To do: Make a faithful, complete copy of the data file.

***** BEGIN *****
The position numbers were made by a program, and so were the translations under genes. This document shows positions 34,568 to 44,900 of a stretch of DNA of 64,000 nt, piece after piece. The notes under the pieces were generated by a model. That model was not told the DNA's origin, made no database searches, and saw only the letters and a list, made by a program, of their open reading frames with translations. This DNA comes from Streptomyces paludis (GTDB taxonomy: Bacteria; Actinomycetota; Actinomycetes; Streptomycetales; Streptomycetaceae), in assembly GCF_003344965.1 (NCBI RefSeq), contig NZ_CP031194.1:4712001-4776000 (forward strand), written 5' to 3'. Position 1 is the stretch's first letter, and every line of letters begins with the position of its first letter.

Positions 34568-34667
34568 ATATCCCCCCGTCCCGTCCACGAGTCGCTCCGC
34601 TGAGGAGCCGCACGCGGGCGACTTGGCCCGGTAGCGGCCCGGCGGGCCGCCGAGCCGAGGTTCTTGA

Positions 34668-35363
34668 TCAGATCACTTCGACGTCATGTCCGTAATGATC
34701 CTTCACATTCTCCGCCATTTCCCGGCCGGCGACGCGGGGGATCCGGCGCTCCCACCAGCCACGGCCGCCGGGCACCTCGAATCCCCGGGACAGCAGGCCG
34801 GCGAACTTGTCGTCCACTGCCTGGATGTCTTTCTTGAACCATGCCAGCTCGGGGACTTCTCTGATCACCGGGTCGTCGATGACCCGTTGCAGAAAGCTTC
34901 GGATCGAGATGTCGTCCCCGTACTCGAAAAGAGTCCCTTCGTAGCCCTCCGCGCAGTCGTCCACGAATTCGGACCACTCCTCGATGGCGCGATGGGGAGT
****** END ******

The position numbers were made by a program, and so were the translations under genes. This document shows positions 34,568 to 44,900 of a stretch of DNA of 64,000 nt, piece after piece. The notes under the pieces were generated by a model. That model was not told the DNA's origin, made no database searches, and saw only the letters and a list, made by a program, of their open reading frames with translations. This DNA comes from Streptomyces paludis (GTDB taxonomy: Bacteria; Actinomycetota; Actinomycetes; Streptomycetales; Streptomycetaceae), in assembly GCF_003344965.1 (NCBI RefSeq), contig NZ_CP031194.1:4712001-4776000 (forward strand), written 5' to 3'. Position 1 is the stretch's first letter, and every line of letters begins with the position of its first letter.

Positions 34568-34667
34568 ATATCCCCCCGTCCCGTCCACGAGTCGCTCCGC
34601 TGAGGAGCCGCACGCGGGCGACTTGGCCCGGTAGCGGCCCGGCGGGCCGCCGAGCCGAGGTTCTTGA

Positions 34668-35363
34668 TCAGATCACTTCGACGTCATGTCCGTAATGATC
34701 CTTCACATTCTCCGCCATTTCCCGGCCGGCGACGCGGGGGATCCGGCGCTCCCACCAGCCACGGCCGCCGGGCACCTCGAATCCCCGGGACAGCAGGCCG
34801 GCGAACTTGTCGTCCACTGCCTGGATGTCTTTCTTGAACCATGCCAGCTCGGGGACTTCTCTGATCACCGGGTCGTCGATGACCCGTTGCAGAAAGCTTC
34901 GGATCGAGATGTCGTCCCCGTACTCGAAAAGAGTCCCTTCGTAGCCCTCCGCGCAGTCGTCCACGAATTCGGACCACTCCTCGATGGCGCGATGGGGAGT